(No barbed wire necessary)
PoW Camp in Lapland, Finland, 1941-1944.

Machine Embroidery on Linen

Victory Day

Sound Intervention

Victory Day is celebrated in the former Soviet Union to commemorate the Red Army's victory over the Nazi forces. Taking place on the 9th of May, every year the military parades, with the biggest one presented on the Red Square in Moscow, showcase what is advertised to be most advanced, (not quite so as it excludes the secret weapons) military might. Veterans are presented with gifts, flowers and tickets to celebratory events.

Over the years, the national holiday has become a disputed subject, as while extraordinary sums are being spent on the military propaganda, many of the veterans, the youngest being in their 80s, are surviving on the verge of poverty. Regarding the subject itself, countless literature has been written analysing, praising and doubting the decisions of Soviet generals.

Nonetheless, on the Victory day itself, it is a taboo to express any criticism. For the families of what is believed to be 170 million Soviet people who lost their lived in World War II, this day is sacred, holier than any religious or social events.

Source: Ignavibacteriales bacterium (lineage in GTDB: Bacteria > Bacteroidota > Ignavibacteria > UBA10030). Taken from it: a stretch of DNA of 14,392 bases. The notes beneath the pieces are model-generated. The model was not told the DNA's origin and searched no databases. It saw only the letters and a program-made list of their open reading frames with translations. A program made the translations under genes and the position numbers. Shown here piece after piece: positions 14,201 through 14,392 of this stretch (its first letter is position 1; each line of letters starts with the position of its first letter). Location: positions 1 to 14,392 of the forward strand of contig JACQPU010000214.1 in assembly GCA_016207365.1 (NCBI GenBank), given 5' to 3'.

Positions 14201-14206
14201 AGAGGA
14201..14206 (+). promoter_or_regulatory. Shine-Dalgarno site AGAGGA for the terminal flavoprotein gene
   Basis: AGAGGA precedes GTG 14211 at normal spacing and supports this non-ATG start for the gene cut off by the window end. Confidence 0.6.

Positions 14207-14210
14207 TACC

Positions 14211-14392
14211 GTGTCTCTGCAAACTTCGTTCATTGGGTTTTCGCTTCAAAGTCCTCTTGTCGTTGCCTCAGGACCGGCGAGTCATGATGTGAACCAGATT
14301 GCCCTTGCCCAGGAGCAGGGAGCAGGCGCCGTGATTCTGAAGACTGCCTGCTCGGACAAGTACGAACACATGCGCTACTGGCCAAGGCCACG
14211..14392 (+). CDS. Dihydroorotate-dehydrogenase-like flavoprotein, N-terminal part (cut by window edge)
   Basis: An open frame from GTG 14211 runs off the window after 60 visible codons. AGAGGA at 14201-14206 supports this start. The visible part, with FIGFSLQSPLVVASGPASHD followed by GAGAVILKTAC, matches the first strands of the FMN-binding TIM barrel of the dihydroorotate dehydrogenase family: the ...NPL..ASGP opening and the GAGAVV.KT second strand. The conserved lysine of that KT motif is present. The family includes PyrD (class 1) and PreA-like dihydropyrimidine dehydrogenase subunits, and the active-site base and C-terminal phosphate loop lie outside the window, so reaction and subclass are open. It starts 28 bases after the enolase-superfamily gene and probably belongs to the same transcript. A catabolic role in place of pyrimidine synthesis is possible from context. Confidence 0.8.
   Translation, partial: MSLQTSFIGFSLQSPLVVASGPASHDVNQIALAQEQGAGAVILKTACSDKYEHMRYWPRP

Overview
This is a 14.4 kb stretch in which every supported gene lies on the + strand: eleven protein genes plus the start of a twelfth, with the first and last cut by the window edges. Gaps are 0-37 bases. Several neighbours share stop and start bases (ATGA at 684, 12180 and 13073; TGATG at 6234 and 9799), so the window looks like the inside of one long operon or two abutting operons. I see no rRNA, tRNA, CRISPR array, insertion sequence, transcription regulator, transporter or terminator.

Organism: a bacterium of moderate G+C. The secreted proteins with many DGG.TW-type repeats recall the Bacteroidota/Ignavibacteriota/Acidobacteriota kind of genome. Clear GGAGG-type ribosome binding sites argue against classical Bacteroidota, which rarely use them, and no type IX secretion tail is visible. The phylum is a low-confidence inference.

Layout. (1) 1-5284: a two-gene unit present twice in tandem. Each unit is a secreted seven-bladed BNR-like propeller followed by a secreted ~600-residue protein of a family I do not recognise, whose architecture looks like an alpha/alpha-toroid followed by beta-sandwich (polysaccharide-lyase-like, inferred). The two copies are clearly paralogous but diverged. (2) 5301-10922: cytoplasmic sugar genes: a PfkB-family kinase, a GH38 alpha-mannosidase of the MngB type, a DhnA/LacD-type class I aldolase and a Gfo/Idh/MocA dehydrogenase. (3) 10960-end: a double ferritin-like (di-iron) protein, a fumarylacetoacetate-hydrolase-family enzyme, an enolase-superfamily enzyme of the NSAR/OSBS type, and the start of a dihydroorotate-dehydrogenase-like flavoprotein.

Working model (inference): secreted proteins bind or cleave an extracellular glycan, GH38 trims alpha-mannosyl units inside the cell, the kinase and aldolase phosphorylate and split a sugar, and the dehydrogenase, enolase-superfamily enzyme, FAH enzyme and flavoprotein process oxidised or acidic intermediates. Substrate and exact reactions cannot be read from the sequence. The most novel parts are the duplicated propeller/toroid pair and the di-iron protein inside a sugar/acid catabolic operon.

Presented in Ormston House on a busy street of Limerick, on May 9th 2012, the event included a creaky street speaker playing Soviet military marches and folk love songs. The songs were composed during the War, or soon after, and haven’t lost their popularity since, being played over and over again, every year, on the 9th of May



Under Siege 

Solo performance, duration 2 minutes

Performance was developed during the workshop with artist Oscar McLennan and enacted at Dry performance night, the Loft, Limerick. The work interpreted the notions of fear, worry and self-distraction on a personal as well as global level. It was intended to communicate the paradox of security and fragility of home and the terrors of today’s world.

This un-lengthy performance presented the artist saying a chant in Russian language and attempting to squeeze a chicken egg between the hands. An egg, if pressed from either end, is impossible to crack. Yet at the end of the prayer it gave way, splashing all over the artist and the audience in the front row.

Dry Performance night, The Loft, Limerick City, February 2011.